At this point, there is a fairly well-established pattern to the messaging arm of the Trump White House foreign policy. First, the president tweets his intention to reverse an established policy position and signals that his new approach will be implemented rashly and with blatant disregard for the wisdom of veterans and experts. Predictably, this sets off outraged reactions that tell you very little about the underlying wisdom of the position being upended or its alternatives. In an impressively efficient and depressingly predictable routine, Trump’s 280 characters convince his critics that he’s a reckless madman and his supporters that he’s a chaos agent and decision maker; either he’s leading the country over the edge or breaking through procedural paralysis to effect real and needed change.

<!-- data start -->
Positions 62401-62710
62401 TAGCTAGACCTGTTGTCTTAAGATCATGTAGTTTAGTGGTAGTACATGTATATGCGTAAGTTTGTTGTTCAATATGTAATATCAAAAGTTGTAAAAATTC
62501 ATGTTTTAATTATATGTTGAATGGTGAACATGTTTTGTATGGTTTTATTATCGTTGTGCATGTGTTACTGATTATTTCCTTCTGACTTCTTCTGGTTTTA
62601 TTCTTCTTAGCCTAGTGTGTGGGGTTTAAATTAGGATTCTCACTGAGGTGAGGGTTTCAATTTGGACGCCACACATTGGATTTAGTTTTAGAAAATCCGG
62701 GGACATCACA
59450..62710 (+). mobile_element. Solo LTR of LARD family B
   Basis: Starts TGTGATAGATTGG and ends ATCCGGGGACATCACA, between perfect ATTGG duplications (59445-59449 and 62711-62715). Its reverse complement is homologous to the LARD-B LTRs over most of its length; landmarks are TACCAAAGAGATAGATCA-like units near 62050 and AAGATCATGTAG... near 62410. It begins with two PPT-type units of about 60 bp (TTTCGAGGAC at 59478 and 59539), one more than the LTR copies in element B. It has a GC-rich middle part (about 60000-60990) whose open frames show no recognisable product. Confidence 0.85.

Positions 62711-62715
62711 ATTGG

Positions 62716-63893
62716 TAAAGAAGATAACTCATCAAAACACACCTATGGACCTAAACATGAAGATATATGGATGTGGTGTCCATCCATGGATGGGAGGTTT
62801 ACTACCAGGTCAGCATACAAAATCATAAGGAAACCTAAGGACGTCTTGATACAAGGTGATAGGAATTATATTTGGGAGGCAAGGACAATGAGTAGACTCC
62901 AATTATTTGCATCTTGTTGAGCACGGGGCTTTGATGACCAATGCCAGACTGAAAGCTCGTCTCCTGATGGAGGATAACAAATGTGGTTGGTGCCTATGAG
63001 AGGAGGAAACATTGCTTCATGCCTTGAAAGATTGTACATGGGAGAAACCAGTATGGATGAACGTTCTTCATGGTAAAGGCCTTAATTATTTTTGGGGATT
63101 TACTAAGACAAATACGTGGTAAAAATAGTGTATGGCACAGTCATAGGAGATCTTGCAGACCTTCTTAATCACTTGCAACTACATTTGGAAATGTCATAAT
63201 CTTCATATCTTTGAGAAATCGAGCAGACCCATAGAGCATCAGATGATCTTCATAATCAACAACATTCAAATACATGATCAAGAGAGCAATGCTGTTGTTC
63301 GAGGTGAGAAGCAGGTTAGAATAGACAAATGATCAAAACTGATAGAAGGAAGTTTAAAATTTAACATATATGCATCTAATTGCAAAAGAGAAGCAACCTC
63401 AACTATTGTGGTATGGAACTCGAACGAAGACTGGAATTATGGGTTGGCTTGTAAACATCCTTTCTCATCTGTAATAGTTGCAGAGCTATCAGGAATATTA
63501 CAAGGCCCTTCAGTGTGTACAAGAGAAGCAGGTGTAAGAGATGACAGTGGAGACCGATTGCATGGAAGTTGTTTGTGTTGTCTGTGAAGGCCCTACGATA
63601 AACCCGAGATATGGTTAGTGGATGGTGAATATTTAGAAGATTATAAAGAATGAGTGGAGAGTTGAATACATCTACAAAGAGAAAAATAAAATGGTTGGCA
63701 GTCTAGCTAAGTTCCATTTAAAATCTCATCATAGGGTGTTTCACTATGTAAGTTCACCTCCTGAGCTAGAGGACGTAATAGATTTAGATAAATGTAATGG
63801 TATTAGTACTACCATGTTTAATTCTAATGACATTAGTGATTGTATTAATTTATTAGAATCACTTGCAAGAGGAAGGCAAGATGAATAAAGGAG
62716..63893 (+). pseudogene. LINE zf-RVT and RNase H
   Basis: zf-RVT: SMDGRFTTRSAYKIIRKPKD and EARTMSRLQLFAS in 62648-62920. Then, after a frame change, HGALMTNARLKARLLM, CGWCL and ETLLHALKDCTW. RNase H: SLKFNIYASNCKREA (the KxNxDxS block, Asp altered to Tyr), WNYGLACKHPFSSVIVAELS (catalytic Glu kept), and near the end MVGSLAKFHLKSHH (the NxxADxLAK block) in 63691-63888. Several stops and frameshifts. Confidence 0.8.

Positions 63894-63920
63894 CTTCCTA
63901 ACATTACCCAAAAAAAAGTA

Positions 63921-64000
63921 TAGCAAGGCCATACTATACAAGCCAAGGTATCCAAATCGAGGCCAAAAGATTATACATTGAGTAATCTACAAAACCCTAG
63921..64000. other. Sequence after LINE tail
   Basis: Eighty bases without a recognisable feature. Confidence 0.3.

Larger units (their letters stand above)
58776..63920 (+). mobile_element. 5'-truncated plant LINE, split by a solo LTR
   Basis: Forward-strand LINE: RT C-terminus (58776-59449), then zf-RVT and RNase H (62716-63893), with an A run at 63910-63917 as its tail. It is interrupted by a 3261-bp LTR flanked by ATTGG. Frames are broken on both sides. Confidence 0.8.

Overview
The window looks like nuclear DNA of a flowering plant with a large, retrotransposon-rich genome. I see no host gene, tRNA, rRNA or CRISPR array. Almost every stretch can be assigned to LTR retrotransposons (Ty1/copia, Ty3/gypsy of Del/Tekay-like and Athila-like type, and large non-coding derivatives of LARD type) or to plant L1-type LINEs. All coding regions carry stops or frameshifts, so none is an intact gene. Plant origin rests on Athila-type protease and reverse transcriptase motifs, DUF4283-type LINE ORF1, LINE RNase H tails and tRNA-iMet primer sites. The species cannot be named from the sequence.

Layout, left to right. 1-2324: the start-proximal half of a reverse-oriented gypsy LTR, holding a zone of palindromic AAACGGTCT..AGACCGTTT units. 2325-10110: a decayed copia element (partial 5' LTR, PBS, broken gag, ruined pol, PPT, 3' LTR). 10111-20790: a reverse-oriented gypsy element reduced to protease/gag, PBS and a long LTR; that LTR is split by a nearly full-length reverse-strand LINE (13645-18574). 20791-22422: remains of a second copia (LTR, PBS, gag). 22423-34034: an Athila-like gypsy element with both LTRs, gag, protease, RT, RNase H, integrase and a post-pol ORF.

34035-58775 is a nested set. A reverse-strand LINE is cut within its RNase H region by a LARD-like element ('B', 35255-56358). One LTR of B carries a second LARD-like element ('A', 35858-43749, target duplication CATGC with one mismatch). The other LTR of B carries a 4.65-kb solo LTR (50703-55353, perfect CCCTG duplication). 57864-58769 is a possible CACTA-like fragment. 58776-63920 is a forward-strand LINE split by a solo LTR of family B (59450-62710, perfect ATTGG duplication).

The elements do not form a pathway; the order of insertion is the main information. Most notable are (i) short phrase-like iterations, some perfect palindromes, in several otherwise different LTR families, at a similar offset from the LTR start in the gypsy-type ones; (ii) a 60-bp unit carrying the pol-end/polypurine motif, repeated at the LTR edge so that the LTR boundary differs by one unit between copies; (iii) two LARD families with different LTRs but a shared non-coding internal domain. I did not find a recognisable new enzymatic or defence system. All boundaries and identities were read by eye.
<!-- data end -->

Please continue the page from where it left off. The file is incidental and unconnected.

Meanwhile, the most fundamental nuts and bolts questions—in Syria, for instance, whether a withdrawal of U.S. forces would also mean the end of air support for American allies in the region—never even get asked in the ensuing furor. Then, a week or two later when the initial announcement is all but forgotten, the president denies ever taking the position he had advocated while other administration officials, likewise, pretend that initial tweet had never happened and go about pursuing a more limited and conventional set of goals.